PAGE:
Cirque du Soleil, cowboys and sexual freedoms. Not much in the world can encompass such cultural smorgasbord. Yet that is precisely the trajectory of the retrospective exposition by the sometime enfant terrible turned iconic freak– Jean-Paul Gaultier – as Montreal, Dallas, San Francisco, and now New York City welcome “The Fashion World of Jean Paul Gaultier: From the Sidewalk to the Catwalk” exhibition.
The best thing art can do sometimes is highlight something authentic and extraordinary in the gray torrent of reality. Gaultier, without a doubt more an artist, then merely a successful clothes designer, has been laboring at that task all his life. He observes people and events around him, catches social undercurrent trends and builds whole collections around zeitgeist subject, such as his recent tribute to the late singer Amy Winehouse. Multi-gender punks, Parisian cabaret dancers, exotic outcasts from all walks of life are equal parts of Gaultier’s enthusiastic oeuvre presented in different sectors of the touring exhibition:
The Odyssey of Jean Paul Gaultier – begins the exhibition with an exploration of several signature Gaultier motifs – the blue and white striped sailor shirt in all its themes and variations, spectacular mermaids and virgins, and welcomes the visitor with singing mannequins and a special cameo by the designer himself.
The Boudoir – explores Gaultier’s fascination with lingerie and underpinnings culminating in his signature collaboration with Madonna for her Blonde Ambition tour.
Skin Deep – a risqué, provocative gallery featuring garments inspired by themes of bondage and body art.
Punk Cancan – features the dichotomy between the typical upscale French couture client and the street punks of London.
Urban Jungle – a multicultural clash of influences including Hussars, Mongolians, Hassidic Jews, Frida Kahlo and China. This gallery includes highlights of Gaultier’s haute couture detailing with unusual materials and techniques on view.
Metropolis – concludes the exhibition with a presentation of Gaultier’s work for film, performance pieces and his relationships with pop icons such as Kylie Minogue and Tina Turner.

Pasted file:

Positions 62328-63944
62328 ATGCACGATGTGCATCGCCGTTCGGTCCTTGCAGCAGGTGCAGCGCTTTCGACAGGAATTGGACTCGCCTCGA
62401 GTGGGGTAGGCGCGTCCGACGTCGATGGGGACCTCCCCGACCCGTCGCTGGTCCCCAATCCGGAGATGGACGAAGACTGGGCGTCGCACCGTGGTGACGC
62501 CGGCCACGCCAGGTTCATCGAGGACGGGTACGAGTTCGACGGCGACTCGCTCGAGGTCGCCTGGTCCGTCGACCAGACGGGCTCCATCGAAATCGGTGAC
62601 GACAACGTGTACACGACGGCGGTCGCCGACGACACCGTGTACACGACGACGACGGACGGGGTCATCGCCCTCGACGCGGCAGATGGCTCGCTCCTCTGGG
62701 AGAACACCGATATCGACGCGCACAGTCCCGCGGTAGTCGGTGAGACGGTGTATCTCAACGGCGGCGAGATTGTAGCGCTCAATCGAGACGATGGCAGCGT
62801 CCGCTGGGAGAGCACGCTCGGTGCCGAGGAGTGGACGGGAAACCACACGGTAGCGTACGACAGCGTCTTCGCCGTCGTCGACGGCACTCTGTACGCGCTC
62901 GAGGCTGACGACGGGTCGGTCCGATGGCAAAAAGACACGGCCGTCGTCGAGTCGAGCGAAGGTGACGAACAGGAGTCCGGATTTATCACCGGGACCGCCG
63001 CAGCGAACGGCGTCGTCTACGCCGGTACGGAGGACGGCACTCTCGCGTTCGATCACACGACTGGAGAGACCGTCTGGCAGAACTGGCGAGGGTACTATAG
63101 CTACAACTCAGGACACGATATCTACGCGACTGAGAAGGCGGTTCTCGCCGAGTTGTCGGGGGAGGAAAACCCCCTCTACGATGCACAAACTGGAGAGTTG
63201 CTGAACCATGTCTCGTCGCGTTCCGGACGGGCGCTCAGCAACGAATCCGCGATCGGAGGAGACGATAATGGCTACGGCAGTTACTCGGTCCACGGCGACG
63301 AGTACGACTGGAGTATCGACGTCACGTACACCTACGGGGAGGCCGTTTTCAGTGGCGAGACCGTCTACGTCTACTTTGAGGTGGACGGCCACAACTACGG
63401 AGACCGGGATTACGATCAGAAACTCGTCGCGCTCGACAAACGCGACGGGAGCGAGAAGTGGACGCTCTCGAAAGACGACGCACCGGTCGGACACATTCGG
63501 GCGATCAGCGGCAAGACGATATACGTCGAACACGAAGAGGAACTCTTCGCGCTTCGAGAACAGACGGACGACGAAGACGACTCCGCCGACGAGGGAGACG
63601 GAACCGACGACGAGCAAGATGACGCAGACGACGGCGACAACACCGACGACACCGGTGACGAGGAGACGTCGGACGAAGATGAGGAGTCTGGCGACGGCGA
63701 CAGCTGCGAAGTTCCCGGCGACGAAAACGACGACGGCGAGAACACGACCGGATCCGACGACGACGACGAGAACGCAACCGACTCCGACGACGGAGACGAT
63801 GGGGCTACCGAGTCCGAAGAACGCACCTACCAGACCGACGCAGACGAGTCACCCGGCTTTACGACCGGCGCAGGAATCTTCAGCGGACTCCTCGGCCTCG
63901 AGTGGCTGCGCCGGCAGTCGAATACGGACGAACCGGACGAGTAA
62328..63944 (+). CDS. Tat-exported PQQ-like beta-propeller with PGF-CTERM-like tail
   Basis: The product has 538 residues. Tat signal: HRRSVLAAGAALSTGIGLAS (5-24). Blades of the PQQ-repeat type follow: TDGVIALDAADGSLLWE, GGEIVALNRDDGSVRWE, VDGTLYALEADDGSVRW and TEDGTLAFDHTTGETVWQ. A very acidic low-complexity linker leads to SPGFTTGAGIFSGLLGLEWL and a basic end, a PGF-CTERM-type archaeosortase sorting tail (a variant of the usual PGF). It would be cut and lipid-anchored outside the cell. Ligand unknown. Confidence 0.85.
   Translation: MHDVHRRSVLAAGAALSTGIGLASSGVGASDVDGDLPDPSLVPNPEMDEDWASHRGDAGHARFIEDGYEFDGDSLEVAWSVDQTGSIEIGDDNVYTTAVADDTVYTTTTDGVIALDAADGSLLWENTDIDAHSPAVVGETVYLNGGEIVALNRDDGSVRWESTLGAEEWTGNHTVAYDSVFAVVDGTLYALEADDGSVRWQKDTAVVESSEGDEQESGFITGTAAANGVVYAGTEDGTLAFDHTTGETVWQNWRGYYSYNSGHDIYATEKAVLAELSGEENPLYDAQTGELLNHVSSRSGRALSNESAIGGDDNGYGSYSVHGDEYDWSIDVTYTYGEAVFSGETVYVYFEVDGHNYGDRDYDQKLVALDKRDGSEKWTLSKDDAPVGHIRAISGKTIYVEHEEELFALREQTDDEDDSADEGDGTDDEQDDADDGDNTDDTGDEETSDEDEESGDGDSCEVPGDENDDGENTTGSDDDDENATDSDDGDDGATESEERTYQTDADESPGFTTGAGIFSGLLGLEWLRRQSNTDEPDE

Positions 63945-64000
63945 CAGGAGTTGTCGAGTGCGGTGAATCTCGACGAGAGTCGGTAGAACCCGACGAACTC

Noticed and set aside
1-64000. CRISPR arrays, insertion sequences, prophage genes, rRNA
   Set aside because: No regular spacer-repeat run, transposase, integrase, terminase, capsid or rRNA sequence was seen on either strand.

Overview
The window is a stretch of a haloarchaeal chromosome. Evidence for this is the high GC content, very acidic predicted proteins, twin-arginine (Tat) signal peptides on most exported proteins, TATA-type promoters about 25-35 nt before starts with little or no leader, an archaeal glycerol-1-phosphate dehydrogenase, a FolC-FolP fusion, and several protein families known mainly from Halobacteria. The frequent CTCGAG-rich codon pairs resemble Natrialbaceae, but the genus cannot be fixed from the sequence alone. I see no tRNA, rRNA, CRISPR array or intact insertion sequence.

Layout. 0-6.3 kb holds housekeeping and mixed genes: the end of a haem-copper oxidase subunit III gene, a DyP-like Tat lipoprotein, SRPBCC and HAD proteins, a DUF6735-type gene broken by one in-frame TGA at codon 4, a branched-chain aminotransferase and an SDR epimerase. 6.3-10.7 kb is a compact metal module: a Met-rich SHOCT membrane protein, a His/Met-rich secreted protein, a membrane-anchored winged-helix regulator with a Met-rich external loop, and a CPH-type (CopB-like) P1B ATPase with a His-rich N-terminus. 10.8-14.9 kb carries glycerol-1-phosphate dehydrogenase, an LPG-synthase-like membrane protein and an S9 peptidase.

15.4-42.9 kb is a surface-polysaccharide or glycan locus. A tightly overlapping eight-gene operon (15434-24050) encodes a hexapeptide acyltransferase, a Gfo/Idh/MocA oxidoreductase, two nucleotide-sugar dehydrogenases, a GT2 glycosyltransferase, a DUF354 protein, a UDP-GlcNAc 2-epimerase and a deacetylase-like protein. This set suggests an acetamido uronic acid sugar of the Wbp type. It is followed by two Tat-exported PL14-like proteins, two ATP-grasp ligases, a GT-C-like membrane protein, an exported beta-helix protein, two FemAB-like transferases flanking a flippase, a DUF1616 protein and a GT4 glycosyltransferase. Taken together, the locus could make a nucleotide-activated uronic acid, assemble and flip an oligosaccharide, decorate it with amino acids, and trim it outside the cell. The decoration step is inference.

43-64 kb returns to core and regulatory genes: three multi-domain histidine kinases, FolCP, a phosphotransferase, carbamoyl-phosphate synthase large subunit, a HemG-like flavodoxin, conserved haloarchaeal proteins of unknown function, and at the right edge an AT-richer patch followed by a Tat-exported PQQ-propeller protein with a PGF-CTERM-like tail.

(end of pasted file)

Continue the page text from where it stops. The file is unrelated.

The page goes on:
The designer reluctantly accepted the offer from Nathalie Atkinson, the Montreal museum’s director and chief curator, because by exhibiting at an art space he would not just visually present what he has done during 40 years of work in the fashion industry but have the freedom to express his unique lifestyle philosophy. From the very beginning Gaultier made it clear that he does not want any typical mannequins to be used. He has been creating looks for strong personalities, not for faceless objects! With a help of complex engines, cogwheels and Denis Marleau video installations the mannequins are moving, talking, rolling their eyes and laughing, representing many of Jean-Paul’s trademark characteristics with a dose of self-irony. Dr. Valerie Steele, director of the Museum at the Fashion Institute of Technology endorsed the idea: “The live mannequins are really fantastic. It would not work for most of other designers’ shows, but it works perfectly for Jean Paul Gaultier”.
Thanks to the fact that Gaultier’s products always emphasize individuality, vanguard celebrities have been fond of him since 80’s. Madonna was infamously dressed by Gaultier in several of her tours and videos. The reigning Queen of Pop opened her private closets to lend the 1990 Blonde Ambition Tour corsets for display. Costumes for the legendary Angelin Preljocaj ballet “Blanche Neige” were also produced by the Gautier house. Film directors Pedro Almodovar and Luc Besson regularly collaborate with the designer.
Fashion as a tool to embody and project freedom of choice is a timeless message that continues to resonate with new generations of fans. More than 140 outfits along with never before seen documents and mementos drew record crowds so far. Over 175,000 visitors in Canada and 115,000 tickets sold in Texas turned this into a must-see blockbuster. On October 25 the exhibition moved to the Brooklyn Museum where it may finds its most appreciative audience yet, given the city’s legacy of celebrating all things vogue.